According to reseach, it takes roughly 10,000 hours of training and competing to produce an Olympic-level athlete in most sports, but even with all the training in the world there's no denying that some people have natural advantages and abilities that make them more likely to succeed in sports. Tall people have a better shot of playing basketball professionally. People with bigger than average feet can swim faster. People with long femurs can pedal bikes faster. Some people have higher pain thresholds, more "quick twitch" muscle fibres, faster reaction times, bigger muscles, bigger hearts and lungs, etc.
To identify talent, and how best to use it, the Canadian Sport Centre Pacific is bringing its talent identification camp, Podium Search, to Whistler this Sunday, Sept. 16. Participants will be evaluated using a number of different testing protocols that are used by athletes with national teams, and will walk away with a copy of their test scores and a better understanding of what it takes to become an elite level athlete.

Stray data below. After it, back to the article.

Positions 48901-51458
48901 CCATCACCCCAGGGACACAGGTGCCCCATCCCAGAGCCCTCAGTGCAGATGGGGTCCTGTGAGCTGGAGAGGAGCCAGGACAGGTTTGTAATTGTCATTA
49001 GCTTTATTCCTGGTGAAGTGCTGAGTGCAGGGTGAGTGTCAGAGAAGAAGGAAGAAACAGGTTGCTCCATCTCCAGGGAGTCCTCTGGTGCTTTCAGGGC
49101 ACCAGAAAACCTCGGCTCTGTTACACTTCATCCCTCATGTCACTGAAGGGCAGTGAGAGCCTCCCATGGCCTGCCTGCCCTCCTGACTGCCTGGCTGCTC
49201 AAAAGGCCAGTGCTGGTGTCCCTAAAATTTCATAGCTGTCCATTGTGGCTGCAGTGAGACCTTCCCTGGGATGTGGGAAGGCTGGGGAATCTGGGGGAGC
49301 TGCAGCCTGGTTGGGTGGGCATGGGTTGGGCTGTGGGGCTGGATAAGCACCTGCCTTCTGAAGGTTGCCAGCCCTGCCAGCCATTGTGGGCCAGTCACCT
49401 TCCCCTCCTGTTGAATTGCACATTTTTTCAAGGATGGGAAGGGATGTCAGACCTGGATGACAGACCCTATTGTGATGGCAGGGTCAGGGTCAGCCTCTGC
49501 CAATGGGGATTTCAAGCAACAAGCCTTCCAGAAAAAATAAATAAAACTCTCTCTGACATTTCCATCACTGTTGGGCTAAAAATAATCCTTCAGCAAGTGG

As well as being tested by experts, 2010 ski cross gold medallist Ashleigh McIvor will be on hand as the keynote speaker.
Podium Search is free and open to athletes aged 14 to 22. It gets underway at 12:30 p.m. and should wrap up by 4 p.m. To take part, drop by the Whistler Athletes' Centre in Cheakamus Crossing.
As well as the talent identification camp, the Canadian Sports Centre Pacific is hosting a National Coaching Certification Program learning module on competition development this weekend.